Dynamic programming activities

I have developed these activity sheets for use with a variety of student groups ranging from junior-high students who are on a university campus for a day to new freshmen to seniors, master's students, and PhD students.  Nearly all students find these ideas to be new and interesting.  The mathematical level is quite modest, usually only requiring addition and the identification of the maximum of two or three numbers.  They are designed to be done as activities with some guidance from the leader of the group.

All activities can be downloaded in Word and PDF format.  Feel free to use them.  It is OK to alter them, but if you do, I would appreciate it if you would leave the line "Developed by Craig L. Zirbel" and add the text "and modified by ...".  If you develop something new, I would be interested in posting a link to it here.

The main point of these activities is that some "large" problems look impossible to solve, but very "small" versions of the same problem can be solved quite easily.  When solutions of small problems can be easily assembled into solutions of larger problems, one can imagine solving the original problem by iteratively solving all smaller problems.  This may be tedious for a human, but a computer can solve it very quickly.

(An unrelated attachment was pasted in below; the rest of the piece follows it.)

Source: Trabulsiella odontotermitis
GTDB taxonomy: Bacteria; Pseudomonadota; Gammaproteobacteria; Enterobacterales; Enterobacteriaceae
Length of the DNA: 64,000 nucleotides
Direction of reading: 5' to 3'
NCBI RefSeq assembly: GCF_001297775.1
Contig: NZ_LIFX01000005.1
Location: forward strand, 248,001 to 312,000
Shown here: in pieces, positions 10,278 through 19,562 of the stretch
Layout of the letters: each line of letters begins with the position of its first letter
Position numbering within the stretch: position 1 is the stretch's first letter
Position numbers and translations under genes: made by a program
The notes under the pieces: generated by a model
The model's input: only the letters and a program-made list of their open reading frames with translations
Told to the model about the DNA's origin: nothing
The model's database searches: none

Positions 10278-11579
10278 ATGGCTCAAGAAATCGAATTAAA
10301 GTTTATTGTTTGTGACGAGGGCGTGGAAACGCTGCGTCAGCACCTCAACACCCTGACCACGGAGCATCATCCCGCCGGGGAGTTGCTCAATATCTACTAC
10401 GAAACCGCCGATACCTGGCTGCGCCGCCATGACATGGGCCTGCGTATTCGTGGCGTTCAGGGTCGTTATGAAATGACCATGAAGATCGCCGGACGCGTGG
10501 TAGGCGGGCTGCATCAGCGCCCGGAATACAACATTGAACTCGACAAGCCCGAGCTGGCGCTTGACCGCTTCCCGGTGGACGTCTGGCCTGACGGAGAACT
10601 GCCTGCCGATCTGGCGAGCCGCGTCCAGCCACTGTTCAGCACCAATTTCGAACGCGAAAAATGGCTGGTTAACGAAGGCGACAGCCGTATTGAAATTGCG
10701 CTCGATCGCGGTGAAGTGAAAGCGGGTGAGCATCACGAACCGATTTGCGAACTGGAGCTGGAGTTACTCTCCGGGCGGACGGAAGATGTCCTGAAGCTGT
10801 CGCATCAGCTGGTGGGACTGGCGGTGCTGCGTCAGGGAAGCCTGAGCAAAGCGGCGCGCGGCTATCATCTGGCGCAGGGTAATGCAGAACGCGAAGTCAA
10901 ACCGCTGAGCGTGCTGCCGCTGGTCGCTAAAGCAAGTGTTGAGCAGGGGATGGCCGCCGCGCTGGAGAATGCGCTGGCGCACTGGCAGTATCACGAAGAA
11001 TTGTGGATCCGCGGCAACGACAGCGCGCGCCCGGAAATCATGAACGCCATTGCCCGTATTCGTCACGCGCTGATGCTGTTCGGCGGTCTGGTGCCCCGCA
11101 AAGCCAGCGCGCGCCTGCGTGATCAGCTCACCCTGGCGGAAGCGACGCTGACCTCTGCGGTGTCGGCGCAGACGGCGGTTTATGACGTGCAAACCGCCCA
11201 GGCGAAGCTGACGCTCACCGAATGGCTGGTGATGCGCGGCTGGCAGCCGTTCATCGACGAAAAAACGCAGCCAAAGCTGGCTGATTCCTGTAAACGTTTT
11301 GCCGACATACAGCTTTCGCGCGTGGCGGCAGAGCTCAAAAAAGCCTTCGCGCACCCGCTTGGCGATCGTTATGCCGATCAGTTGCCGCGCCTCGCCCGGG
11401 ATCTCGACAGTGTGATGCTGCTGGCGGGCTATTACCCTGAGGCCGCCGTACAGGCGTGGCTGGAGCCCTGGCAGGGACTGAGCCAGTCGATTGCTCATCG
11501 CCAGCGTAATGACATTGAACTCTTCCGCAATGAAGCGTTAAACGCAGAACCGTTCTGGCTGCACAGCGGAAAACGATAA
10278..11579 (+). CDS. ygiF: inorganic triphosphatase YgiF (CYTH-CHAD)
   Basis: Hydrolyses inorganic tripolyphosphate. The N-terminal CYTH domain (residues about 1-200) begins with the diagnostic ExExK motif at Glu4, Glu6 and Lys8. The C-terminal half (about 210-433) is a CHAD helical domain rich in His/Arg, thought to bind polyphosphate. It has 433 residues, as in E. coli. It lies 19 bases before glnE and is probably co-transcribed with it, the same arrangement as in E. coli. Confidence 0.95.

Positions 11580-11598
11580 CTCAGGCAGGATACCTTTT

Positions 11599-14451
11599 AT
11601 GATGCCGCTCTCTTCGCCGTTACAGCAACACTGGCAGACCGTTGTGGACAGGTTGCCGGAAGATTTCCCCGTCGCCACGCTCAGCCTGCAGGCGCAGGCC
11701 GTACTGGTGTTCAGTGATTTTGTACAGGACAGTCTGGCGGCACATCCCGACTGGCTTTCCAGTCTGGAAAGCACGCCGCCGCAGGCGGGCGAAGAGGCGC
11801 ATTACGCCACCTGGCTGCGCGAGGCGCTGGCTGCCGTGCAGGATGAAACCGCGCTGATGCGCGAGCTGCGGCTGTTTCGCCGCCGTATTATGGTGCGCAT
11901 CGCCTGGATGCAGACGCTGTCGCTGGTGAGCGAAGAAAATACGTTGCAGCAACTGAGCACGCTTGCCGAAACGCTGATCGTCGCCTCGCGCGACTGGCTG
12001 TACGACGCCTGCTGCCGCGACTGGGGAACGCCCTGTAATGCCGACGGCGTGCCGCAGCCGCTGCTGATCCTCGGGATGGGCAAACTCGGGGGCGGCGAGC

Manhattan tourist problem

This problem is described in several places and is often used as an introductory example of dynamic programming.

Chips game

This is a version of the Game of Nim, in which two players take turns removing poker chips from two piles, obeying certain rules.  Starting with many chips makes it hard to predict who will win, but starting with just a few makes it easy.

Making change with unusual coins

How can you make change with 1 cent, 4 cent, and 6 cent coins?  This activity is simpler than the ones above in that it requires the solution of fewer smaller problems (they can be arranged along a line rather than filling in a grid). 

Sequence alignment in bioinformatics

Given two similar sequences of letters, how can we insert spaces so that, when written out one above the other, we see the largest number of matching letters?  The Manhattan tourist problem is often used as motivation for the alignment problem.  This activity starts very much focused on sequences, but then gives way to a simpler implementation which is just about recording the maximum number of matching letters.